Security Lessons Learned from 2014 – Authentication & Passwords

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It’s a new year and as we look back at 2014, many businesses are discovering that last year was only the tip of cyber security hacks and security breaches. Last year will forever be known as “the year of the breach” with major security and data breaches happening to several major companies throughout the year. Businesses have begun to see the consequences of security lacks for various reasons.
The poster child for the year has to go to Sony, who’s nearly two month security breaches went international and highlighted many of the issues that businesses have long forgotten. While many may point to the initial release, then cancellation, then re-release of the controversial movie The Interview, Sony’s problems actually began from very small roots.

Authentication & Passwords

Passwords, for the moment, are a part of our lives, but as we’ve discovered they are also some of the weakest points of security that both businesses and consumers have. Sony’s troubles, for instance, began because of a file that was labeled passwords and contained all of the company’s secured passwords; for many people, the use of the same password across multiple devices may be easy to login, but also carries the danger of being breached when someone else is able to guess the password.

Businesses, especially those who use third party contractors, have to not only look at their own internal company passwords, but that of the vendors they work with. In the case of the Target security breach, hackers were able to use a third party vendors’ log in to access their systems.

We can’t give up passwords, but there are other ways. Authentication, for instance, is becoming a bigger consideration, especially as the technology continues to grow and the push back from these breaches becomes all to real. What is authentication? In short, it’s the process of determining that someone is who they say they are; in many cases, this is another layer to the use of passwords, as the person must confirm that they are the person they say they are.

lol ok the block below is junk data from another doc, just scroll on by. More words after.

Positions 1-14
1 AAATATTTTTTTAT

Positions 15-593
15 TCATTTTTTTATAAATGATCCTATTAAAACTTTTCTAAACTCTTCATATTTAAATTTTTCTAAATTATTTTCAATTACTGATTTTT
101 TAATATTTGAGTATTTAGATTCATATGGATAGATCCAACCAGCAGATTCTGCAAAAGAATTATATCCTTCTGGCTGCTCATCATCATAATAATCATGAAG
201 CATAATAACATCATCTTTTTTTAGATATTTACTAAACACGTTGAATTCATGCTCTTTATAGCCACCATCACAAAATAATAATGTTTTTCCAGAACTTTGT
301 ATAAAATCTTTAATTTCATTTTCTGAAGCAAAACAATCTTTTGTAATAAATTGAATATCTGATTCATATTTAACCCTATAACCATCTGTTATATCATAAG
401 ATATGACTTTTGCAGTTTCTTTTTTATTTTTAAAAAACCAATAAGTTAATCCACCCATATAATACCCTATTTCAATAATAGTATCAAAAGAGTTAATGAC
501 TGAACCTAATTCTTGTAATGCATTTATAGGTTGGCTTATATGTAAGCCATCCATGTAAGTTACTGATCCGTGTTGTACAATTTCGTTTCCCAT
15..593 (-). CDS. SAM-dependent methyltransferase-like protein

People may be familiar with authentication – CAPTCHA for instance, the extra measure that prevents bots by making the user type in a code or set of numbers, is a type of authentication method. Another is two-step verification, where the user is asked to enter a code that has been sent either via email or to their mobile phone; two step verification is a type of multifactor authentication, where the user has to provide more than just a password in order to log in. The idea of MFA, especially since 2014, is becoming a bigger issue, as security experts and businesses find better ways of logging into systems and keeping data secured past the traditional password.

At the recent Consumer Electronic Show (CES), vendors showed off different means of users being authenticated, everything from wearable tech to biometrics. The hope is to finally one day be without the cumbersome and easily guessed password system and instead be able to be authenticated through other means, such as a fingerprint, facial recognition, and Fast ID Online (FIDO).


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